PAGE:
12

I would like to know what are the rules to form the plural of a noun plus a noun in possessive case. I am not sure if this is a correct description of what I am interested in let me give an example.

Say, I have the head of a horse, that is "caput equi." What would the plural be? Is it "capita equorum" [both in plural] or "capita equi" [only the nominative in plural] (or still something else)?

I chose the example as it is relatively clear that the idea is one head goes to one horse and there is no head with multiple horses attached or a horse with multiple heads.

I do not care for the particular words, but I wonder if it might depend on whether it is an ad hoc combination or a common combination (like, for example, curriculum vitae)?

Indeed, the motivation for this question derives from a side-discussion on a question related to curriculum vitae on another site, but I would like this question to be focused on the general rules.

  • 2
    I'm no expert, so not offering this as an answer, but think they would have to agree in number. Eg, servi dominorum would mean more than one master and more than one slave, whilst servi domini would be the slave's of one master. Conversely, servus dominorum would mean many masters owned one slave. But I'm quite prepared to be proved wrong! – TheHonRose Sep 22 '16 at 17:32
7

Since you mention "curriculum vitae", I assume you're focusing on metaphorical rather than physical uses, and on a name for something (rather than using it in a sentence)?

When talking about ideas rather than physical objects, it's not uncommon to put the possession in the singular and the possessor in the plural.

Consider:

  • Suetonius' De Vitā Caesārum "on the Life (sg) of the Caesars (pl)"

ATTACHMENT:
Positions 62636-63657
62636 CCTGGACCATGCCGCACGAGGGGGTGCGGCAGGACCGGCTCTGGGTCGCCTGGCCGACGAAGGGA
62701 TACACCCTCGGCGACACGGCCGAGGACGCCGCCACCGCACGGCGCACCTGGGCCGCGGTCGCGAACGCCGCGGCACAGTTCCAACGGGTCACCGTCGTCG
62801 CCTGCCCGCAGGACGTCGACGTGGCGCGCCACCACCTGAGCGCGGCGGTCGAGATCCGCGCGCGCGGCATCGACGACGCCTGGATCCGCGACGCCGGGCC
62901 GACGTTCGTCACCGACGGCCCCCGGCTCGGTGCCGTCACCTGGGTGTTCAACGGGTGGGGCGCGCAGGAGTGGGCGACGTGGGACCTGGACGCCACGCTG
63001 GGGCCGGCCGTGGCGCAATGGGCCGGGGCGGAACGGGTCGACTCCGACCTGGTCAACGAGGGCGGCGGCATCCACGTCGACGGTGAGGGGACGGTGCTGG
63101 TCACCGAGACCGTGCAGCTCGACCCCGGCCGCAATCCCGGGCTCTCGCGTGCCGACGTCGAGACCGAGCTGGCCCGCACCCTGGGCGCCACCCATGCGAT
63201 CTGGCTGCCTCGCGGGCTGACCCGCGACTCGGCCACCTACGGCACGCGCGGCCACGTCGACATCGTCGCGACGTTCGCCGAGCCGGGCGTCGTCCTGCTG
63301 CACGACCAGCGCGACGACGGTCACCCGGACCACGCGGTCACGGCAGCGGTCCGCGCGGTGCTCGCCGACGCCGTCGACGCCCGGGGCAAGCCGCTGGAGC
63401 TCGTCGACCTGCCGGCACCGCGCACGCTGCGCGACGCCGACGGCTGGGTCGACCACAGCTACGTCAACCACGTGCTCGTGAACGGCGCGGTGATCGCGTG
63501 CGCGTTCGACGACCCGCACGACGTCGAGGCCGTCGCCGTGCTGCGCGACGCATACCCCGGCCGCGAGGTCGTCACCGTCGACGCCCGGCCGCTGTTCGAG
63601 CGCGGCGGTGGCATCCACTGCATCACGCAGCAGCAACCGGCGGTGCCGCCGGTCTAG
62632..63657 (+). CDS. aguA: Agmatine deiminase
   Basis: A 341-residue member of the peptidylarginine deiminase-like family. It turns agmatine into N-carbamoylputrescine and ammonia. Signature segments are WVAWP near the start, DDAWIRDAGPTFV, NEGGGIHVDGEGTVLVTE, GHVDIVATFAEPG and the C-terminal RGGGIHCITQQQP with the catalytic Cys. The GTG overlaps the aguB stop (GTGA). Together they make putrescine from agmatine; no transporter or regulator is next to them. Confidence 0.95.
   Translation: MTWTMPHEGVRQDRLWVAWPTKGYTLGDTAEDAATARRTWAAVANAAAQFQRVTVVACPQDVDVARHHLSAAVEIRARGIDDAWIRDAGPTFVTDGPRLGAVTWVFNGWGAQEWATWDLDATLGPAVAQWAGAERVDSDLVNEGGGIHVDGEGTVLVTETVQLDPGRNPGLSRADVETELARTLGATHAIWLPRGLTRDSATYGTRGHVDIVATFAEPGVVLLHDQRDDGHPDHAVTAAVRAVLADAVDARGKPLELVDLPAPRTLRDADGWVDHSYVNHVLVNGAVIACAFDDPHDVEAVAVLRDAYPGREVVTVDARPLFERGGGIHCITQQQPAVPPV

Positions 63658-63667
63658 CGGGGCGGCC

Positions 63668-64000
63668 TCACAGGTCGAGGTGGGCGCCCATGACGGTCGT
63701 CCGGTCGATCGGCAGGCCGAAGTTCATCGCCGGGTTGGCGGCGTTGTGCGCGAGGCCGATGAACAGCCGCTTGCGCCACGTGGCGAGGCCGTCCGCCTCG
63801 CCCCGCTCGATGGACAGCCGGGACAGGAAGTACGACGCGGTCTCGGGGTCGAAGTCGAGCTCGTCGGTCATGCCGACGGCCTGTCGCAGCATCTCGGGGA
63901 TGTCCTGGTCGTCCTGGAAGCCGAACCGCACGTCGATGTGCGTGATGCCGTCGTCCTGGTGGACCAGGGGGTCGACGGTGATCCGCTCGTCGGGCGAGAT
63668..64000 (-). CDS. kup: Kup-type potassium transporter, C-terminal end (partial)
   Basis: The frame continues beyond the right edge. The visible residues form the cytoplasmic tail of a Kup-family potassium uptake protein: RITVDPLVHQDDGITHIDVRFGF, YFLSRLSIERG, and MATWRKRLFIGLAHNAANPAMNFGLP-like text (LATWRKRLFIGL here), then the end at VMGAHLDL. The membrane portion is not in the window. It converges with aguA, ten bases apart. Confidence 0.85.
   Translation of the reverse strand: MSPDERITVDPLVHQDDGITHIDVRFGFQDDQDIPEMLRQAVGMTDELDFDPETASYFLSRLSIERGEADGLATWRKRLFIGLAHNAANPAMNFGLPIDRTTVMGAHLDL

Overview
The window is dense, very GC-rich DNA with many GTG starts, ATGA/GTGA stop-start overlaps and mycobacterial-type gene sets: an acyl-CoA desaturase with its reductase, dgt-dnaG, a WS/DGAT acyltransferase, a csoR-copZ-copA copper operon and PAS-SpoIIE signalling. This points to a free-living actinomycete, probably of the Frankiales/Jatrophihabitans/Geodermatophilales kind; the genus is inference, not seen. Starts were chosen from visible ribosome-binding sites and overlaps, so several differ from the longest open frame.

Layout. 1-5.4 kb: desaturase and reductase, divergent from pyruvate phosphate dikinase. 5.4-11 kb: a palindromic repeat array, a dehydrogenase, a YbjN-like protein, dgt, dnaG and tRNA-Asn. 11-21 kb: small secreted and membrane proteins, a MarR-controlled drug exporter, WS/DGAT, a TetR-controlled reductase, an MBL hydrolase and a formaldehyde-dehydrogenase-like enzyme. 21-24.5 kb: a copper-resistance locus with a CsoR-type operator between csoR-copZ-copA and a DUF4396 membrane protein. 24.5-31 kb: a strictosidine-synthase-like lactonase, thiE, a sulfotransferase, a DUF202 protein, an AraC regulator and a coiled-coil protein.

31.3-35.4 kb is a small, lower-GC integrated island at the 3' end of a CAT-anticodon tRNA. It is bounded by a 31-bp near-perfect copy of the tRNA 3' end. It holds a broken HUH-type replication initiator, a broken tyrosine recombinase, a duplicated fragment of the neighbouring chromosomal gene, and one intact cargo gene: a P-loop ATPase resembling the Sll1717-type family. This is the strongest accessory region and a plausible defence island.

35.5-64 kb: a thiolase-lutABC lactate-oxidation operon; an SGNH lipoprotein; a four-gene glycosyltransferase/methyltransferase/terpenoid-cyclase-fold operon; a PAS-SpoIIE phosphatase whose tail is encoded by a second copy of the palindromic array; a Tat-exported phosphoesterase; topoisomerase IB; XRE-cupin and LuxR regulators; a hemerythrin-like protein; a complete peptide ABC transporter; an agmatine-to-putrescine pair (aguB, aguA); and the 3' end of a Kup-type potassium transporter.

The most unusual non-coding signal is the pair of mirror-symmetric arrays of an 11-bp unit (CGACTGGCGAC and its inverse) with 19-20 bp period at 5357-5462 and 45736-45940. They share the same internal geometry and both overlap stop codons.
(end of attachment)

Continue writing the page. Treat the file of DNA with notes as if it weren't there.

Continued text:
• Lucretius' De Rērum Naturā "on the Nature (sg) of Things (pl)"
  • Flaccus' De Verbōrum Significātū "on the Meaning (sg) of Words (pl)"

For actual physical objects, it's more like in English: use the actual number of possessions, and the actual number of possessors.

  • filius senatoris is "the senator's son", one son, one senator
  • filii senatoris is "the senator's sons", multiple sons, one senator
  • #filius senatorum is "#the senators' son", one son, multiple senators (somehow)
  • filii senatorum is "the senators' sons", multiple sons, multiple senators
  • 1
    How do you think this applies to physical objects, like caput equi? I'm inclined to say capita equorum, and I'm pretty sure caput equorum would sound strange to a Latin speaker, so perhaps you could incorporate that into your answer. – brianpck Sep 24 '16 at 18:17
  • 1
    @brianpck Actually, it's an unusual feature of Latin idiom that singular for plural isn't unheard of. Gildersleeve notes it in 204 n. 8, but I seem to recall things like "the soldiers lost their life." I encountered it not infrequently in the Aeneid, and I believe in Caesar as well, whereupon it stopped standing out. – C. M. Weimer Sep 25 '16 at 17:01
  • Thanks for the answer. I upvoted it right away, but did not notice until now the latter addition. – quid Sep 28 '16 at 21:51

Your Answer

By clicking “Post Your Answer”, you agree to our terms of service, privacy policy and cookie policy

Not the answer you're looking for? Browse other questions tagged or ask your own question.